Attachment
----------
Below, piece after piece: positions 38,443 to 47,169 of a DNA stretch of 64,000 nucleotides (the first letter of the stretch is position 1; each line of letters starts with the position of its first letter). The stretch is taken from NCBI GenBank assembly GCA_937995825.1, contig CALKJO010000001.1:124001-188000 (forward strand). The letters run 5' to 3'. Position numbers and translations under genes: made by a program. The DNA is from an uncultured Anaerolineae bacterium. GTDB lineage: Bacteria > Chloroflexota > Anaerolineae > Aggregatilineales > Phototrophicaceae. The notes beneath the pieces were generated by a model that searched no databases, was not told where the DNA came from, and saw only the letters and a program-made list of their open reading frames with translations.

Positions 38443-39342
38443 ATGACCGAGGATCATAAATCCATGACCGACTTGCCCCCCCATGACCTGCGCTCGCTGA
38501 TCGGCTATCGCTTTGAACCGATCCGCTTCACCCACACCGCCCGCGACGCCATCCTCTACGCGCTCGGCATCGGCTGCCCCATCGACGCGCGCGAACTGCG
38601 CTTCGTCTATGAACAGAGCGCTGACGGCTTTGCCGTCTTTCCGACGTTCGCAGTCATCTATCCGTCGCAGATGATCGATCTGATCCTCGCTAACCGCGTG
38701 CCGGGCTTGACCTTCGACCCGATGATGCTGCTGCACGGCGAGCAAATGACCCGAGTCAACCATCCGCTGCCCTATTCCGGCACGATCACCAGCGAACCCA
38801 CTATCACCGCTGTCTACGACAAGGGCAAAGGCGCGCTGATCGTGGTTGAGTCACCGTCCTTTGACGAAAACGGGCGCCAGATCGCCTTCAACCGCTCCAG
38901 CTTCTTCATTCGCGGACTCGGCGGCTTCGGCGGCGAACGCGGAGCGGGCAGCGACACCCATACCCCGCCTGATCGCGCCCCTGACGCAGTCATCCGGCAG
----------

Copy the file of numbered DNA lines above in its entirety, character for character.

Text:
Below, piece after piece: positions 38,443 to 47,169 of a DNA stretch of 64,000 nucleotides (the first letter of the stretch is position 1; each line of letters starts with the position of its first letter). The stretch is taken from NCBI GenBank assembly GCA_937995825.1, contig CALKJO010000001.1:124001-188000 (forward strand). The letters run 5' to 3'. Position numbers and translations under genes: made by a program. The DNA is from an uncultured Anaerolineae bacterium. GTDB lineage: Bacteria > Chloroflexota > Anaerolineae > Aggregatilineales > Phototrophicaceae. The notes beneath the pieces were generated by a model that searched no databases, was not told where the DNA came from, and saw only the letters and a program-made list of their open reading frames with translations.

Positions 38443-39342
38443 ATGACCGAGGATCATAAATCCATGACCGACTTGCCCCCCCATGACCTGCGCTCGCTGA
38501 TCGGCTATCGCTTTGAACCGATCCGCTTCACCCACACCGCCCGCGACGCCATCCTCTACGCGCTCGGCATCGGCTGCCCCATCGACGCGCGCGAACTGCG
38601 CTTCGTCTATGAACAGAGCGCTGACGGCTTTGCCGTCTTTCCGACGTTCGCAGTCATCTATCCGTCGCAGATGATCGATCTGATCCTCGCTAACCGCGTG
38701 CCGGGCTTGACCTTCGACCCGATGATGCTGCTGCACGGCGAGCAAATGACCCGAGTCAACCATCCGCTGCCCTATTCCGGCACGATCACCAGCGAACCCA
38801 CTATCACCGCTGTCTACGACAAGGGCAAAGGCGCGCTGATCGTGGTTGAGTCACCGTCCTTTGACGAAAACGGGCGCCAGATCGCCTTCAACCGCTCCAG
38901 CTTCTTCATTCGCGGACTCGGCGGCTTCGGCGGCGAACGCGGAGCGGGCAGCGACACCCATACCCCGCCTGATCGCGCCCCTGACGCAGTCATCCGGCAG